Monday, December 24, 2012

If This Is The End Of The World - I'll Take It!

As the world was supposed to end on December 21st, Kathie and I decided that we wanted to end it birding! It just seemed fitting somehow. It was also perilously close to Christmas so we were both feeling rather as if we were playing hookie from all the endless array of tasks that awaited us at home. In order to salve our consciences we picked a location close to home that would only take us half a day instead of our usual mega dawn to dusk trips!
We arrived at Lakeside Park at 8.30am which may seem way too late to all you hard core birders but it was a chilly winter morning in the desert and there was also a stiff breeze blowing so we felt that the birds would be hiding out until the sun warmed things up and we weren't wrong. There were numerous dog walkers and some hardy fishermen around the park when we arrived. In the water were masses and masses of coots and a few American Widgeons. As we drove up a mixed flock of blackbirds and grackles took to the air but it really was too chilly for much else to be out and about.

We put on our layers and strolled down to the waters edge. There were a handful of Mallards cruising around with the widgeons and on the far bank a Great Blue Heron was fishing for breakfast. 

Other than that there wasn't a whole lot happening and the wind was not too friendly either. We decided to drive round to the other side of the park where there was a little more shelter from the wind and see what we could find there. It was a good call, our first sighting was a little American Kestrel, all puffed up against the chilly air.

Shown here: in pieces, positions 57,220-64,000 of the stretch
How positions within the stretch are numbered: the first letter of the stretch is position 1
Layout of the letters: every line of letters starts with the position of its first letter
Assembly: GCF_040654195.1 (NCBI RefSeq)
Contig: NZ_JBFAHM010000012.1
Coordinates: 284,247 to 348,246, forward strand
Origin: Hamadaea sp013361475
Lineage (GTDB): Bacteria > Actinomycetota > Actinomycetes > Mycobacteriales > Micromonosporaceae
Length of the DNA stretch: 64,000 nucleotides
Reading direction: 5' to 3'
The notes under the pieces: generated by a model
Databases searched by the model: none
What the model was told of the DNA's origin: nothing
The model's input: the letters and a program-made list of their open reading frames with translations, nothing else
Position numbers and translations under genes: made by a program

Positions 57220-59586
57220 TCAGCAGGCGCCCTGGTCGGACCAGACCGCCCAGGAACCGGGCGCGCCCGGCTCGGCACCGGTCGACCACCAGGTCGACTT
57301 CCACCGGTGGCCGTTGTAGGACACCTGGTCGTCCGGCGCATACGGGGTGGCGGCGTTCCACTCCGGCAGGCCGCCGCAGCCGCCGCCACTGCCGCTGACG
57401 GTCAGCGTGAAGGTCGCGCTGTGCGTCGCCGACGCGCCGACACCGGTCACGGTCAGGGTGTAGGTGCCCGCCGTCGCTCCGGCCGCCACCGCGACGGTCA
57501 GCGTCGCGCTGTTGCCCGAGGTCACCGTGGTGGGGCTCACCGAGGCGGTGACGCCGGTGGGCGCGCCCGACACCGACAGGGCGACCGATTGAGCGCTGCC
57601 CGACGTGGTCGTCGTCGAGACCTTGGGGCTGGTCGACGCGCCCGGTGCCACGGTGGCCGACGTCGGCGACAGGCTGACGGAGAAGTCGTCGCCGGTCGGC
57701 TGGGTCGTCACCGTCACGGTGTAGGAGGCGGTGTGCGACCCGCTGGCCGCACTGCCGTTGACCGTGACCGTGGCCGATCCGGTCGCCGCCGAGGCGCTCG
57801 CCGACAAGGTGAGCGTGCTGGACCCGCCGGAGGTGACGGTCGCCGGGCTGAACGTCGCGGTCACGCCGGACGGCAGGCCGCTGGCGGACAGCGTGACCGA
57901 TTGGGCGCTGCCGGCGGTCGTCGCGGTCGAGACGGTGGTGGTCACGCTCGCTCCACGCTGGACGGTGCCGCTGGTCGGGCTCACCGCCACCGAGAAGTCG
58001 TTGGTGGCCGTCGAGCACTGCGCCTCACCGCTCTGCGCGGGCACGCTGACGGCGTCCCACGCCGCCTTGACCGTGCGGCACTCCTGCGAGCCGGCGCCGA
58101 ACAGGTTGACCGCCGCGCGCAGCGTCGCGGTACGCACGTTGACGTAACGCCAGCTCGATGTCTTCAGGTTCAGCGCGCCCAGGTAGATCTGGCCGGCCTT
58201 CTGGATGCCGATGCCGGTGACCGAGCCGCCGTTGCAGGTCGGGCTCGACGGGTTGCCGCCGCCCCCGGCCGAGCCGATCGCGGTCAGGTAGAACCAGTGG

As we walked down towards the waters edge a flash of red caught our eye, a Vermillion Flycatcher was on the move. Not as vibrant as some, this looked like a young male who was working up to his full magnificence. We found him delightful none the less.

And he seemed to find us quite intriguing too as he flew in closer to where we were sitting to check us out.

There was a Western Grebe sleeping peacefully on the water with its head tucked snuggly in its feathers to keep out the morning chill.

Slowly the sun was beginning to reach out and warm the earth.

The coots seemed glad of the warmth and began squabbling and bustling about, calling raucously to each other across the water.

As we walked around the lake to a line of small mesquite trees I spotted someone sleeping in the branches.

An immature Black-crowned Night Heron. Our excited chatter soon alerted him to our presence and he kept a very close eye on us from his cosy hide out.

While we were watching the night heron the Great Blue Heron flew in and tried several times to land in the same mesquite tree. He is such a big guy and the tree was just not substantial enough to support him so after a few ungraceful flaps and some irritated squawks he flew off to a bigger willow across the wash. He tried to land on the tiniest of branches right at the very top of the tree as if he were a Verdin! Needless to say this led to a great deal of flapping

And wobbling

And flailing about

Before he finally managed to stick his landing.

I got a very hard stare for having the audacity to photograph such an inelegant moment.

It was time for us to turn back. As we walked back under the row of little mesquite trees we spotted another Black-crowned Night Heron snoozing away above our heads, this time a mature adult in the dramatic black and grey plumage.